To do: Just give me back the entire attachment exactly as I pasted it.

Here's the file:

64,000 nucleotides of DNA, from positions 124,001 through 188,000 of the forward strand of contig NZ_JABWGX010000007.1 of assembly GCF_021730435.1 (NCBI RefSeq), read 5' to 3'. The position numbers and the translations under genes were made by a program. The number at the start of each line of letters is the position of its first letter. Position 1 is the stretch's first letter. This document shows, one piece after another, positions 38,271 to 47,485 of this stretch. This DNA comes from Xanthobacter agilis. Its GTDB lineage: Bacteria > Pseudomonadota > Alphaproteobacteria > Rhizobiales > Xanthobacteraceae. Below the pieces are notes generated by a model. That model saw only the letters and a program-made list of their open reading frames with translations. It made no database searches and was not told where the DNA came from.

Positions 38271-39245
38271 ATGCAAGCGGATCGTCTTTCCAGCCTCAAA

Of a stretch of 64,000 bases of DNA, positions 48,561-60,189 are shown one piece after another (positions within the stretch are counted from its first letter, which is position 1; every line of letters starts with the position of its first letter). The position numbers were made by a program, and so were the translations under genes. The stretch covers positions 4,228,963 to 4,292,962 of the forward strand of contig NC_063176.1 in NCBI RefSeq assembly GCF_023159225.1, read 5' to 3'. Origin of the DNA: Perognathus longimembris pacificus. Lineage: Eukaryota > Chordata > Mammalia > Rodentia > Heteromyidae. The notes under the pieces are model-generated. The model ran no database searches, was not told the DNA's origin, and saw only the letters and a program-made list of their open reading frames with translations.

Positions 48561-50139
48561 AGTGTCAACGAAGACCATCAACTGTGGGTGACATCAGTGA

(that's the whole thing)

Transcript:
64,000 nucleotides of DNA, from positions 124,001 through 188,000 of the forward strand of contig NZ_JABWGX010000007.1 of assembly GCF_021730435.1 (NCBI RefSeq), read 5' to 3'. The position numbers and the translations under genes were made by a program. The number at the start of each line of letters is the position of its first letter. Position 1 is the stretch's first letter. This document shows, one piece after another, positions 38,271 to 47,485 of this stretch. This DNA comes from Xanthobacter agilis. Its GTDB lineage: Bacteria > Pseudomonadota > Alphaproteobacteria > Rhizobiales > Xanthobacteraceae. Below the pieces are notes generated by a model. That model saw only the letters and a program-made list of their open reading frames with translations. It made no database searches and was not told where the DNA came from.

Positions 38271-39245
38271 ATGCAAGCGGATCGTCTTTCCAGCCTCAAA

Of a stretch of 64,000 bases of DNA, positions 48,561-60,189 are shown one piece after another (positions within the stretch are counted from its first letter, which is position 1; every line of letters starts with the position of its first letter). The position numbers were made by a program, and so were the translations under genes. The stretch covers positions 4,228,963 to 4,292,962 of the forward strand of contig NC_063176.1 in NCBI RefSeq assembly GCF_023159225.1, read 5' to 3'. Origin of the DNA: Perognathus longimembris pacificus. Lineage: Eukaryota > Chordata > Mammalia > Rodentia > Heteromyidae. The notes under the pieces are model-generated. The model ran no database searches, was not told the DNA's origin, and saw only the letters and a program-made list of their open reading frames with translations.

Positions 48561-50139
48561 AGTGTCAACGAAGACCATCAACTGTGGGTGACATCAGTGA